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consumption and killing are forbidden. Any attack of rämu-rämu upon humans is said to be activated by theanger of their owners. The reasons why humans become vulnerable to rämu-rämu attacks include‘ecologically’ unsound behavior such as over-hunting, harvesting of trees inhabited or guarded by certainentities, etc. Before clearing a forest plot, the Palawan consult and appease various entities, and interpretomens in dreams. Certain signs are placed in the area chosen for the swidden, to determine whether the‘entities’ inhabiting that particular portion of the forest are willing to vacate it. The people believe that aftertrees have been felled, the swidden begins to be occupied or visited by different entities. Some of them aresaid to inhabit certain portions of the environment only for limited periods, and to return later to their place oforigin. For instance, during the months of November and December, at sunset time, Palawan refrain fromwalking along rivers because this is the time when the taqaw dumadatäng (anthropomorphic creaturesinhabiting the limits of the universe) are busy harvesting tugbu plants (Saccharum spontaneum), consideredas the equivalent of rice for humans. Special offerings are performed to establish a friendly relationship withthe ‘newcomers’.b.3) Sociopolitical marginalization and luck of consultationAll Upland Palawan interviewed during the ALDAW/CBCD mission have declared that they have never beenconsulted about the entrance of mining companies in their traditional territories The Palawan branch of theNational Commission on Indigenous Peoples (NCIP) – the government body mandated to ‘protect andpromote the interest and well-being of cultural communities’ - is actually siding with the mining companies.Local communities have been lured into believing that mining will bring prosperity to their life and they havebeen made to sign memorandums of agreement with the companies without being fully aware of their content.Overall there is lack of independent information regarding mining, except for that which is provided by miningcompanies.C.) THE INTERNATIONAL CAMPAIGN FOR PALAWANIn order to facilitate the circulation of information at the international level on the threats faced by indigenousPalawan communities, a dedicated page has been set up on the website of Survival International. The page ispresently being updated with new information and will include short videos-clips.Here is the link: http://www.survivalinternational.org/tribes/palawan More importantly, the webpage (see the ACT NOW section) includes a standard letter of concern that both private institutions and individuals can download, sign and send to the concerned government authorities in the Philippines, to request for the cancellation of all mining claims in those areas where indigenous communities live since time immemorial. The international Campaign for Palawan, initiated by Survival International on May 2009, has received support from members of various institutions (more than 15 organizations) as well as of individuals who are not necessarily members of scientific and advocacy institutions.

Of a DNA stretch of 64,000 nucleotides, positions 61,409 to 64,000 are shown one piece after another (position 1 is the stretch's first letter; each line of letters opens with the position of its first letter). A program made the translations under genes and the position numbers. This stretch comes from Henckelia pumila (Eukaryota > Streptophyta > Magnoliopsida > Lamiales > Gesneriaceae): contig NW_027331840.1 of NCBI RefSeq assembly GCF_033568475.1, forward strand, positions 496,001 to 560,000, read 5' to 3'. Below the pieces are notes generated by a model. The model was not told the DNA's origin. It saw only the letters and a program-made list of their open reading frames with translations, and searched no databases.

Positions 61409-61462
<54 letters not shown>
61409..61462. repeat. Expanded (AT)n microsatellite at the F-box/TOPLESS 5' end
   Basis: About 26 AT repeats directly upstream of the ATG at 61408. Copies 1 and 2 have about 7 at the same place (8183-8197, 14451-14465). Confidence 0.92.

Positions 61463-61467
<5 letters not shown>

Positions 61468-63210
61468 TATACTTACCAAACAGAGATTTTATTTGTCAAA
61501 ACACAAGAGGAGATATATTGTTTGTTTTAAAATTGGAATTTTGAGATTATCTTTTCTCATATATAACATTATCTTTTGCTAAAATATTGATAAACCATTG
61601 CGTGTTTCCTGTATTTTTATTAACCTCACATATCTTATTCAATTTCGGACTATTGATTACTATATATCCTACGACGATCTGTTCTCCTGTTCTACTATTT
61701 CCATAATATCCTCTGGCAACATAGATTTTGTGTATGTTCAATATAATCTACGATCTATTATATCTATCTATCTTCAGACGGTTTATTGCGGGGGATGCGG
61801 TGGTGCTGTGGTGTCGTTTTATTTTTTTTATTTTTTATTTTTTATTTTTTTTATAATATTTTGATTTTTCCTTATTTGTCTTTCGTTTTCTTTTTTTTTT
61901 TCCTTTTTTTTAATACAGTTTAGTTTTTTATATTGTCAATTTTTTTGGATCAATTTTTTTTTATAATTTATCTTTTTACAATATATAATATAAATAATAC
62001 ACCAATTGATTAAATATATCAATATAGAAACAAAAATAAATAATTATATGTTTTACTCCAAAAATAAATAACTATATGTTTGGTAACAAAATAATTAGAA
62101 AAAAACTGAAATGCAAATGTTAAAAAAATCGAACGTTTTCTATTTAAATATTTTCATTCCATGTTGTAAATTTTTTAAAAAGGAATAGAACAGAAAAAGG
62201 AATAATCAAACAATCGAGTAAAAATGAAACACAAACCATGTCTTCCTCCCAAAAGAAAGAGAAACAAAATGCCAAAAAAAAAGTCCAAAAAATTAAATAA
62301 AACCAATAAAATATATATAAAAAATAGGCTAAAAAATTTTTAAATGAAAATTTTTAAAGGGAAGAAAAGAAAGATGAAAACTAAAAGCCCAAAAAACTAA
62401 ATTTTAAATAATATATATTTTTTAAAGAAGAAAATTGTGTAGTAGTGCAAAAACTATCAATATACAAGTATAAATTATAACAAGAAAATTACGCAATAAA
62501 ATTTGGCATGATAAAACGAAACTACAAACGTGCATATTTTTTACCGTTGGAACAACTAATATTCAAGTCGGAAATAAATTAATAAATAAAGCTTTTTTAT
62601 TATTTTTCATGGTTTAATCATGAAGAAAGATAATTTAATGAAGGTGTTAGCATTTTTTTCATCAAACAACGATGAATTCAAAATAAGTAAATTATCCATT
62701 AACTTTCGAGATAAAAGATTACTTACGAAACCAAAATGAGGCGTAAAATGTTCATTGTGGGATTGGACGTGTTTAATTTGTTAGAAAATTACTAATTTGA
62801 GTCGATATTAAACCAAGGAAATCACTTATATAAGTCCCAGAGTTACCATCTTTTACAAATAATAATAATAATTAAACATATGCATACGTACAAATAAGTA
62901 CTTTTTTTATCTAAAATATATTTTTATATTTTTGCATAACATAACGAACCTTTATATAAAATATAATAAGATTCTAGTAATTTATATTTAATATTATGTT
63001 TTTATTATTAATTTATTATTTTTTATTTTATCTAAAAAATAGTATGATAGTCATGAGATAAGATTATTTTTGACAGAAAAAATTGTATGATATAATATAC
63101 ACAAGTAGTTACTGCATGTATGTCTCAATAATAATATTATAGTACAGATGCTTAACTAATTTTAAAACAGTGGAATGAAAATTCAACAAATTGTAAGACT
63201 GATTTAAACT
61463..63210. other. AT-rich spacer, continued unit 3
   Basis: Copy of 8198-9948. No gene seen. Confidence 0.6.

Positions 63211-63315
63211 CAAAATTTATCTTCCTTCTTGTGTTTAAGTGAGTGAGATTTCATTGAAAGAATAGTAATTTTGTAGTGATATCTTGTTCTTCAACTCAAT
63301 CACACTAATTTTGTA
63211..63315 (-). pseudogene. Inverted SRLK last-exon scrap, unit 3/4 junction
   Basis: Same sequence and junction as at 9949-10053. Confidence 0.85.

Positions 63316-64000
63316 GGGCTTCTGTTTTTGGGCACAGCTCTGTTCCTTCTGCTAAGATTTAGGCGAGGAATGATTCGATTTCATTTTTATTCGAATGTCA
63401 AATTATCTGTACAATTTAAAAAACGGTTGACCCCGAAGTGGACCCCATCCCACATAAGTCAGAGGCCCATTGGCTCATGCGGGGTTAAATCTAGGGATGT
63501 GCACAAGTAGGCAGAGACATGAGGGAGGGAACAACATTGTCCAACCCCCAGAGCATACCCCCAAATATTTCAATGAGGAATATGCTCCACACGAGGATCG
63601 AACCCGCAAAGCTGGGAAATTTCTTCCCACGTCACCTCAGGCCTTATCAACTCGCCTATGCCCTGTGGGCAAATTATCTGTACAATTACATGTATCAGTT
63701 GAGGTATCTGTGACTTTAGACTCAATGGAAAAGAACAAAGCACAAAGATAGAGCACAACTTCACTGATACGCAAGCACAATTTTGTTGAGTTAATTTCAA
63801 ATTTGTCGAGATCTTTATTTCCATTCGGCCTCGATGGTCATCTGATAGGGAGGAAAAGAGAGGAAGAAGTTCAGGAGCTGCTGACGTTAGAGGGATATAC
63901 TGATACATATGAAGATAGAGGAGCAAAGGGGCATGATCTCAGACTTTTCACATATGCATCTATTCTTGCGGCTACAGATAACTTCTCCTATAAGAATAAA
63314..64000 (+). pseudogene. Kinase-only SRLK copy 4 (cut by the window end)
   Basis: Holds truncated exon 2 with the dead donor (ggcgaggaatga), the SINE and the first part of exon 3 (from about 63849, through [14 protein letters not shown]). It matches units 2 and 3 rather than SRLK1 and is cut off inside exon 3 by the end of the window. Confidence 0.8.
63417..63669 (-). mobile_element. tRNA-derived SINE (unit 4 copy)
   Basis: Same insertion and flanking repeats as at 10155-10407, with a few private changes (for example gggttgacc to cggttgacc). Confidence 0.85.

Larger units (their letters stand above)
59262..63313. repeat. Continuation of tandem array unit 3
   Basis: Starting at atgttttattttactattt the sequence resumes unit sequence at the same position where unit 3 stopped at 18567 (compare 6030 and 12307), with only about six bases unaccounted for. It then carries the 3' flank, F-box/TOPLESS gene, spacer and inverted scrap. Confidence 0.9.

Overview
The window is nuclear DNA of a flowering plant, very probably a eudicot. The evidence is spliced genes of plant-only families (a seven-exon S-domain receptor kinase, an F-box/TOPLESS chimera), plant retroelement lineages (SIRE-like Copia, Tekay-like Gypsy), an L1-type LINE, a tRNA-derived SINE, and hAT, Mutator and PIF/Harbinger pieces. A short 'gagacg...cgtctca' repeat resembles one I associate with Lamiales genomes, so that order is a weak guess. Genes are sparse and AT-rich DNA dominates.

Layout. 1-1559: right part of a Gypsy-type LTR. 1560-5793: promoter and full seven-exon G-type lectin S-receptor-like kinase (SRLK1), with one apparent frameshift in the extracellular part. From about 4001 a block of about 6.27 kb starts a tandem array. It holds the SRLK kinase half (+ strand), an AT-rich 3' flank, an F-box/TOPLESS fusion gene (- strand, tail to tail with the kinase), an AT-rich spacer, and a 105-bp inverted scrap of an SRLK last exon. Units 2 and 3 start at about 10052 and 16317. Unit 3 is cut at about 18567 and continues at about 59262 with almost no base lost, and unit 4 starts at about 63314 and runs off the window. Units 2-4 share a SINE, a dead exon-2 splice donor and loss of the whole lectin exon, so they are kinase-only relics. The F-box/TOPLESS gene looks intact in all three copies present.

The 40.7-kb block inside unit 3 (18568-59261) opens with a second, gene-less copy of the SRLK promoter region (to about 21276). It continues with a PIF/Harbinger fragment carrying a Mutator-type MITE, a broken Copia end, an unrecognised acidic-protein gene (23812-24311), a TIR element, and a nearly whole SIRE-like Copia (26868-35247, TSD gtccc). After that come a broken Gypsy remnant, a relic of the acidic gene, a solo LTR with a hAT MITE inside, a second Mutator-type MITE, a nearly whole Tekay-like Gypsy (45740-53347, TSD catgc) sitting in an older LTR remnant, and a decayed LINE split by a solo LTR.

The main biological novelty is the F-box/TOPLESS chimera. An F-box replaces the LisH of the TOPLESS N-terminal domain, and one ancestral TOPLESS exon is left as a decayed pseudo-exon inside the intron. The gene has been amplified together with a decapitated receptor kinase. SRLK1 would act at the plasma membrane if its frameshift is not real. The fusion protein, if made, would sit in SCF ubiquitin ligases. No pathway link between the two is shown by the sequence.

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Some individuals supporting the campaign belong to the following institutions: FOREST PEOPLESPROGRAMME (UK), INTERNATIONAL WORK GROUP FOR INDIGENOUS AFFAIRS (DENMARK),PEOPLES AND PLANTS INTERNATIONAL (USA), THE ASSOCIATION FOR INTERNATIONALSOLIDARITY IN ASIA (ITALY), THE FEYERABEND FOUNDATION (SWITZERLAND), THE COMMISSIONON ENVIRONMENTAL, ECONOMIC AND SOCIAL POLICY (CEESP) OF THE IUCN, THE EDEN PROJECT(UK), THE CNRS (FRANCE), THE PHILIPPINE INDIGENOUS PEOPLES LINK (UK), THE UNIVERSITY OFKENT (UK), THE ARIZONA STATE UNIVERSITY (USA), THE DEPARTMENT OF HUMAN ECOLOGY,RUTGERS UNIVERSITY (USA), UNIVERSITE’ PARIS DESCARTES (FRANCE), THE MINORITY REFORMSCONSORTIUM (KENYA), THE ALLIANCE OF AURUNCI AND CIOCIARI SHEPHERDS (ITALY), etc.After two months from the starting of the campaign, Mt Mantalingahan (an area of high biocultural diversity thathad been included in several mining companies’ applications) was designated as a protected area throughProclamation no.1815 dated June 23, 2009. In addition to the primary efforts of the local NGO community andof Conservation International-Philippines, the international campaign provided additional impetus to thecoming into being of the Proclamation.c.1) Building Solidarity between Palawan and Madre de Dios (Peru)On the international level, another achievement of the newly created ALDAW Network has been theestablishment of solidarity links between the indigenous communities of Palawan and those of Madre de Dios(Peru) who have resisted and are resisting mining for more than two decades. The establishment of thislinkage took place right at the time when indigenous peoples of the Amazonian Peru had began various formsof open resistance against hydrocarbon extraction in their traditional territories. The solidarity link between theIPs of Peru and Palawan was facilitated through the collaboration of the Centre for Biocultural Diversity(CBCD), Peoples and Plants International (PPI) and, specifically, through the personal efforts of Dr. MiguelAlexiades and Dr. Dario Novellino. It was decided that such exchanges between Peru and Philippines shouldhave promoted the sharing of experiences as a way of 1) fostering reflection and joint actions through theestablishment of strategic alliances; and 2) addressing common problems regarding indigenous links, rightsand claims over ancestral homelands and cultural landscapes. The envisaged goal was to enable theproduction of jointly produced video materials that could be used to exert pressure at a national andinternational policy level. Julio Cusurichi, representing the indigenous organization COINBAMAD (Consejo Indigena de la CuencaBaja de Madre De Dios) and winner of the well-known award, the Goldman Prize (seehttp://www.goldmanprize.org) - arrived in the Philippines on July 2009, leaving the country after 21 days. Hetraveled to Palawan (Philippines) accompanied by Dr. Dario Novellino and the ALDAW staff - as part of anexchange aiming at establishing alliances between indigenous peoples affected by commercial mining andoil/gas exploration in Peru and the Philippines. In Palawan, local indigenous organizations (Bangsa Palawan Philippines and NATRIPAL) facilitated the